WEST MICHIGAN — There's an old saying stating "if you don't like the weather in Michigan, wait 5 minutes it will change." It took a little longer than that, but in the course of less than 48 hours, we went from 75 degrees and severe thunderstorms on Tuesday, to snow showers and brief squalls and 30s/40s today. Granted the fact not everyone has seen or will see the snow today, but we have received at least a handful of videos and photos in the newsroom.
It seems folks may be surprised of the drastic change. I feel as if many thought we may have been completely done with flakes flying this season. While I've said many times our significant accumulating snow is likely done, we can and have had trace amounts of snow all the way into May! Our normal total season snowfall is about 74 inches for April 9. Thus far this season we've only tallied 51.3 inches. That's a deficit of 22.7 inches.
We have seen flakes and raindrops falling today in northern Kent County in Algoma Township and around Rockford, as well as a few other places across our northern counties. In Coral, Michigan in Montcalm County, you can clearly see in the photo below the snow that has fallen. Thanks to Tracy Parent. What the photo can't show are the strong winds whipping the flakes through the air and creating wind chills in the 20s!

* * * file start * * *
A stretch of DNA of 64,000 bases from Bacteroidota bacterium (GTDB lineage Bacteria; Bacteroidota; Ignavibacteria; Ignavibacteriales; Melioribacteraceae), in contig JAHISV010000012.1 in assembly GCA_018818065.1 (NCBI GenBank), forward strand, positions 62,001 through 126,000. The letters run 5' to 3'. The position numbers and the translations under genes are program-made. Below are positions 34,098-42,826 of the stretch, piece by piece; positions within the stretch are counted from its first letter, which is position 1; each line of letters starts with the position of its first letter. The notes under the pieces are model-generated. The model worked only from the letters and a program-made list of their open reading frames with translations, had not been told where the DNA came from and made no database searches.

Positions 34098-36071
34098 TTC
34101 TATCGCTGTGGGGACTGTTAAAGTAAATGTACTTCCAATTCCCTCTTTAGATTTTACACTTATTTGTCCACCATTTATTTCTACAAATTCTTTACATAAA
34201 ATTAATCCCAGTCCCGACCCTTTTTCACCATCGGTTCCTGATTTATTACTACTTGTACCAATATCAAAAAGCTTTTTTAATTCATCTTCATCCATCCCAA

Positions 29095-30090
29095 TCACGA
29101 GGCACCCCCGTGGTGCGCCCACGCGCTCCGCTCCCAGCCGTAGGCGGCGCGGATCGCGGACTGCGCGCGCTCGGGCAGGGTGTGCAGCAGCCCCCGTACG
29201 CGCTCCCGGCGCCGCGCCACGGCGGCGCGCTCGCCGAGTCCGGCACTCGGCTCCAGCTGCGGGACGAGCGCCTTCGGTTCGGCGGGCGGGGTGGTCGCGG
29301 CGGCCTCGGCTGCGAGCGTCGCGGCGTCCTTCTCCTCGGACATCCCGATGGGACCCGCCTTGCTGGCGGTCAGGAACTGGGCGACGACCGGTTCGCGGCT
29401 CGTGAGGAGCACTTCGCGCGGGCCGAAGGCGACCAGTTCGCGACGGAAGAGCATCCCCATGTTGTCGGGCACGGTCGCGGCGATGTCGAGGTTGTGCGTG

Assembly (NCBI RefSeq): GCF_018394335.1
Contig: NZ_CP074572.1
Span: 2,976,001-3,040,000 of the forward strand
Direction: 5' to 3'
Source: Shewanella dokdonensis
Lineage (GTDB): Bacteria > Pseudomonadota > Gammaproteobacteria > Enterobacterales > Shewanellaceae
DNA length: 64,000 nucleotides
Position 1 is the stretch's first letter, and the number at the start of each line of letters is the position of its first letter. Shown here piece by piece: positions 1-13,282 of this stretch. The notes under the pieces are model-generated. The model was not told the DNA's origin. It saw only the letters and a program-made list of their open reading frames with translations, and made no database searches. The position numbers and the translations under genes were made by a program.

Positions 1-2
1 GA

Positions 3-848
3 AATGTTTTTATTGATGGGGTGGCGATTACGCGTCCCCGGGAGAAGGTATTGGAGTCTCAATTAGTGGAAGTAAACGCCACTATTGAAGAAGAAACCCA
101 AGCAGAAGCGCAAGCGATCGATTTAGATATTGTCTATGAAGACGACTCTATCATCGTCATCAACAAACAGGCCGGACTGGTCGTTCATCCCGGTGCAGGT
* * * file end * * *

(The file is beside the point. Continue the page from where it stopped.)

Another image (below) was taken today by Robert Beardsley in Newaygo County around the Hardy Dam. He said the snow covered everything in about ten minutes. His picture is also the thumbnail to this story.
While some of us may be seeing and experiencing a winter scene (briefly), that is not the case everywhere. Our lakeshore locations are, in fact, seeing sunny skies with little/no cloud cover. Why? Our visible satellite image below shows stratocumulus cloud cover cropping up in inland locations. That said, look at the areas IMMEDIATELY downwind from Lake Michigan, west of U.S. 131. This time of year there can be a stabilizing effect from the cooler waters of the lake. Long scientific story short...it can mitigate the formation of cloud genesis due to the colder marine air, and the end result is sunny skies immediately downwind of the lake. Keep in mind we have a very strong/brisk west-northwest wind off the lake today. See image below.
The image below was taken from NOAA and is the GLERL Camera in Muskegon. The image was snapped around 12:20 this afternoon and clearly shows the sunny skies at the lakeshore. Note the cloud cover on the far western horizon as clouds form inland over Wisconsin and blow eastward over western portions of Lake Michigan.
Today's weather reminds me of the old saying that realtors use...location, location, location. No matter where you are, we are all getting the strong winds and cold temperatures. That colder weather will remain over the next several days and into next week. Get the complete West Michigan forecast at www.fox17online.com/weather.